Dune-dressed deserts, Bedouin-run biomes and therapeutic seas make Jordan a chest of sensory treasures, writes Marie Barbieri.
Aveil of ochre-hued dust glitters the perspiration beading our brows as we shave the crests from the dunes. Tube scarves save our nostrils from the sandblasting, as we joyride the sinuous folds of Wadi Rum, Jordan’s lunar-like desert. Bouncing on the 4WD’s cushioned benches, we journey across the otherworldly land until nearing the sandstone arch of Um Fruth.
Our guides – besuited in tunics and kaffiyeh – hop onto the sand where summer heat sears time to a halt. A portable stereo delivers Middle Eastern beats, propelling our Bedouin friends into improvised, yet synchronised dance. Clicking their fingers at the parched air and thwacking their leather sandals on the scorched sand, their entrancing, melodic lyrics quaver on an earwigging breeze.
That was just one of the sensory cultural experiences I treasured while travelling through Jordan. The country’s onetime nomadic people, relying on their trusted goats, today oversee much of the tourist operations in Wadi Rum. Together, we traced canyons storied in ancient inscriptions, and left camel tracks in the sand as we trudged into sunsets, swaying on our regal dromedaries.
Dreams came true at Bubble Luxotel Wadi Rum, fit for discerning Martians. Tucked into luxuriously appointed spheres, our sleep was happily delayed while stargazing through transparent walls. Within my intimate amphitheatre, I watched Mother Nature’s celestial performers project their spotlights back to Earth.
Other elemental moments took place within Jordan’s Dana Biosphere Reserve. From solar-powered, candle-lit Feynan Ecolodge, Bedouin guides led culture-rich wilderness walks.
I viewed pink oleander flowers, tasted wild fig, smelled Phoenician juniper and spotted the Sinai agama lizard that turns turquoise when breeding. A Bedouin family then invited me into their woven goat hair-tent to witness coffee beans being ground with a wooden mehbash (similar to a mortar and pestle). The action creates an entrancing rhythmic beat. My urge to dance to it was real.
Cities through time
Hiking back into time at the lost city of Petra was bewitching. Emerging from its snaking siq to face the towering Treasury steals your breath. Petra’s ancient scroll is a storybook of sandstone hand-chiselled into cave houses, honeycombed facades and tombs – complete with staircases to ‘heaven’. Solitary climbs along the canyon’s ramparts, where the quietude is tangible, pacifies your soul. And statues of musicians excavated at Little Petra suggest there may have been quite the soirée during caravanserai rest stops.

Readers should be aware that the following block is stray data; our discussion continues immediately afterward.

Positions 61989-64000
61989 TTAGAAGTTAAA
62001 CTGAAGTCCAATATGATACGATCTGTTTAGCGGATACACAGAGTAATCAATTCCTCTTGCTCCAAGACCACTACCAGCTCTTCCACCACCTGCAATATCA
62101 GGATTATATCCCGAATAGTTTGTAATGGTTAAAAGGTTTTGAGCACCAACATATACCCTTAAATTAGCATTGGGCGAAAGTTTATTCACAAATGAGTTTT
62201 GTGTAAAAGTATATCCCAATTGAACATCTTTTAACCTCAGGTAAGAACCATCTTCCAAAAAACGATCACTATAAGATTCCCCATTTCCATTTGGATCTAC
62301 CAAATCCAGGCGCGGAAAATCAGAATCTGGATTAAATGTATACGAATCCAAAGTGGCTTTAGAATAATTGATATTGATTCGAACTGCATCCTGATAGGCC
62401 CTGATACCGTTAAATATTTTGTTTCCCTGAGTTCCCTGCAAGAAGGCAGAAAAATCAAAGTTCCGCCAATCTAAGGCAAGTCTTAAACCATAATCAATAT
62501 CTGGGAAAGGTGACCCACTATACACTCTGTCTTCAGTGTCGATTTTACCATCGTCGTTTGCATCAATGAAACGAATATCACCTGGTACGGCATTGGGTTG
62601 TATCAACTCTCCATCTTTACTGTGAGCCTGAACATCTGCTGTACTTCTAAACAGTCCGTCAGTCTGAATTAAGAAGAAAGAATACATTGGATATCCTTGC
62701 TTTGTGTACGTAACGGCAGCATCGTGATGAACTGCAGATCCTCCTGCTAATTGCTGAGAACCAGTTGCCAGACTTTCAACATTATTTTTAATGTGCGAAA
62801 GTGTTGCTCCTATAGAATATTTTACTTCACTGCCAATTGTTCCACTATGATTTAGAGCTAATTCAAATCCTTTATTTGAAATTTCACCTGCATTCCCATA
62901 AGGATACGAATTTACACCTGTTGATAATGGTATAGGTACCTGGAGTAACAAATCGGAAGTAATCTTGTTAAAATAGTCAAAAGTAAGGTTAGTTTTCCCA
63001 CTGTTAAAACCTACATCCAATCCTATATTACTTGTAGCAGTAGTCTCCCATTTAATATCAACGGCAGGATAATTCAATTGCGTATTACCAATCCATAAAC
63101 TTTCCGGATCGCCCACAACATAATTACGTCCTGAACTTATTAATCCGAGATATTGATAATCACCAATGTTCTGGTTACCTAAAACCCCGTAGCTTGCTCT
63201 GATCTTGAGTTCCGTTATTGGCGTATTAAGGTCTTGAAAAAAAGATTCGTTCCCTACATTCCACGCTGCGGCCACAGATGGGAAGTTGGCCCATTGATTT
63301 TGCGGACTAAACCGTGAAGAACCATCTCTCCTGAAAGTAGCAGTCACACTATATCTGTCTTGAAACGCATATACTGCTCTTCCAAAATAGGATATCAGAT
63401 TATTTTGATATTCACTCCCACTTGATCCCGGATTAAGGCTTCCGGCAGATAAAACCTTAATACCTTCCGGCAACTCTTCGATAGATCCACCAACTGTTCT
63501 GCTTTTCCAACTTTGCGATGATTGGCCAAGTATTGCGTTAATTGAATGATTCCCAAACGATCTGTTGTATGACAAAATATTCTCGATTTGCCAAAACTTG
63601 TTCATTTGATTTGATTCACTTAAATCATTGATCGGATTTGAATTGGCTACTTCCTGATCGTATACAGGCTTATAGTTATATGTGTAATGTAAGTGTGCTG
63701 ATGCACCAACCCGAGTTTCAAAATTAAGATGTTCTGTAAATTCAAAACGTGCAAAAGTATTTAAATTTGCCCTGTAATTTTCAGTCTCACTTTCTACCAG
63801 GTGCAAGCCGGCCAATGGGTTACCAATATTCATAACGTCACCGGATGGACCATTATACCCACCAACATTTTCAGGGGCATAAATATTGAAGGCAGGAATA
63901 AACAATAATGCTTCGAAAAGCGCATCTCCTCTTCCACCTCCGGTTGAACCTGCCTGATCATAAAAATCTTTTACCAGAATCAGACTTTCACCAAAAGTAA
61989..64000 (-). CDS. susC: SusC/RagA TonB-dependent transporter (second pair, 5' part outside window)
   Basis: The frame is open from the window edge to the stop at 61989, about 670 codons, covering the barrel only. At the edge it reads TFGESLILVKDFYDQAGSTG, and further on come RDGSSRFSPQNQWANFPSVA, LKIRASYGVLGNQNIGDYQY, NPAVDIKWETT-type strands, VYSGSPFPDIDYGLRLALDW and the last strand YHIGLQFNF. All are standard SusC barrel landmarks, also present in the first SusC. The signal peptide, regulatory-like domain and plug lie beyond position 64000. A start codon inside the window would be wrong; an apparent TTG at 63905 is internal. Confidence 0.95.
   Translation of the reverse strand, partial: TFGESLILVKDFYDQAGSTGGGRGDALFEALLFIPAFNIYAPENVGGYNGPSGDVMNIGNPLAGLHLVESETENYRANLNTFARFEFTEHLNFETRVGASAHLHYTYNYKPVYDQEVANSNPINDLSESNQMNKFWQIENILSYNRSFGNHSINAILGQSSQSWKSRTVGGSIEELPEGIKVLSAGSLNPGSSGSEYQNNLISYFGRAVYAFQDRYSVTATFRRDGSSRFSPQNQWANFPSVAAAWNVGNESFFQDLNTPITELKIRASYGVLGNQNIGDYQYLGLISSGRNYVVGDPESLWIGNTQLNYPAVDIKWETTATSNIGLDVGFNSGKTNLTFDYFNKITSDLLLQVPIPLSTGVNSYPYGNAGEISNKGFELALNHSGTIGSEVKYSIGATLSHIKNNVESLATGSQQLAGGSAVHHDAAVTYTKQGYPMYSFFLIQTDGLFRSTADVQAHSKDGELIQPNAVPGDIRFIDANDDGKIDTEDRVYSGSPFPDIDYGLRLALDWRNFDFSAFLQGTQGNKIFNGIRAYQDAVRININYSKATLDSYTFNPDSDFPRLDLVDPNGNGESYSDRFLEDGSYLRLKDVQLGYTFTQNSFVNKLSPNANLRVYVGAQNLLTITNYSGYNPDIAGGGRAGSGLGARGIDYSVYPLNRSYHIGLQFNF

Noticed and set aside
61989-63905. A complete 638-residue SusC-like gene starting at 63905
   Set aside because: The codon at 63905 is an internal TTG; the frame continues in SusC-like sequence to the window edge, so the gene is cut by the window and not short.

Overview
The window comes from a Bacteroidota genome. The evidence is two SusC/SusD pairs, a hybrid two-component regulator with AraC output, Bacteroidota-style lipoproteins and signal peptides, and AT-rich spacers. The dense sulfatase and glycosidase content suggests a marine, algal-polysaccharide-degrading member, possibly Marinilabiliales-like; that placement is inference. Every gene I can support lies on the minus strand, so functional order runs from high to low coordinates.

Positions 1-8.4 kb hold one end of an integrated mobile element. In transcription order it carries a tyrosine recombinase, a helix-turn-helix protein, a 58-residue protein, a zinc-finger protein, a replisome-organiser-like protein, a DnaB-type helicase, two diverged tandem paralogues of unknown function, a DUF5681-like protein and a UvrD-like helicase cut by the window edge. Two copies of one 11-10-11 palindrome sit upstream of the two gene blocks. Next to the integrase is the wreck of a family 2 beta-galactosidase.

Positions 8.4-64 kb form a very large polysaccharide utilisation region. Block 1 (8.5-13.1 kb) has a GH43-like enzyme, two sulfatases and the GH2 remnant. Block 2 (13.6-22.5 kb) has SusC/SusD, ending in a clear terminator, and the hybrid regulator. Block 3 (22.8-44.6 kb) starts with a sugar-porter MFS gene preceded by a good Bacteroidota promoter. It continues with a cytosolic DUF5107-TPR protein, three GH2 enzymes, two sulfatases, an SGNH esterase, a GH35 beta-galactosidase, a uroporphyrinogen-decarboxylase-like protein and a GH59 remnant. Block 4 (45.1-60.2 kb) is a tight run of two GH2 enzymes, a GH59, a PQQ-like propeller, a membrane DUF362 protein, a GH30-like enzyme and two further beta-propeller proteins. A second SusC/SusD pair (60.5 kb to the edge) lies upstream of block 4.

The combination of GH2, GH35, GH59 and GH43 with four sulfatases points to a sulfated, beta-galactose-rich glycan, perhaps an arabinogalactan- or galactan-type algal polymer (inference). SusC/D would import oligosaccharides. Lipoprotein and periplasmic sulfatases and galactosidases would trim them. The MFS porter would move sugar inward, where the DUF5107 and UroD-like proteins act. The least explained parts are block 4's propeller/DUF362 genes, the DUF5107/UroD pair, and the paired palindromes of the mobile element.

Over in Jordan’s vibrant capital, Amman, a tumbling sea of limestone houses on one side of the city juxtaposes with stately villas on the other. Downtown’s bustling food markets zing spice-seeking palates, while minarets of mosques pierce the sky.
On Amman’s Abdali Boulevard, a winetasting room chills between basalt walls for JR The Wine Experience. Nibbling from a platter at their giant olive-wood table, I learned about the estate’s dry farming from Jordan’s volcanic terroir, while chinking to their award-winning pinot noir.
Heading north from Amman leads to Jerash, dubbed the ‘Pompeii of the East’. The excavated city reveals 2,000-yearold amphitheatres, Byzantine churches, frescoed fountains and colonnaded thoroughfares, which once rumbled with chariot races and drama performances until cataclysmic earthquakes silenced it. Thriving, however, is Jerash’s food scene. Traditional chicken and lamb mansaf (a Bedouin upside-down dish) marinates in many Jerash restaurants. But a café in the hills puts the luxury into their recipes.
An initiative of the Princess Alia Foundation, Beit Khairat Souf is a kitchen, shop and garden run by the women of Souf village, in an area bountiful in organic produce. Most impressive is that of the herbs that are disappearing from Jordan. These resourceful ladies use tissue culture to grow new varieties, to plant, use and sell alongside their homemade jams.
Joining the alfresco banquet here was like dining within a painting, between loquat trees fronting an 1881-built church. Dishes included warak enab (stuffed vine leaves) and loubieh (green beans with tomato, garlic and onion). Then came the cups of caffeine-free acorn coffee, sourced from the oak tree that shaded us.
A dash of salt
Dipping in the Dead Sea for the first time induces squeals (it’s slimy!). This landlocked ‘sea’ glistens 430.5 metres below sea level – the lowest, most oxygen-rich spot on the planet.
I enjoyed it from Marriott Resort & Spa, which may well be the prettiest of the hotels flanking the saline shores. Beyond its opulent rooms, the grounds come bedecked in vivid flowerbeds, labyrinthine pathways and seductive pools. After skipping down a weaving cliff path, I basted myself from head to toe in therapeutic mud, before floating like a water lily on nature’s buoyant spa.
Tip: Don’t shave before you dip. And bring a magazine – it’s a photographic rite of passage when in Jordan.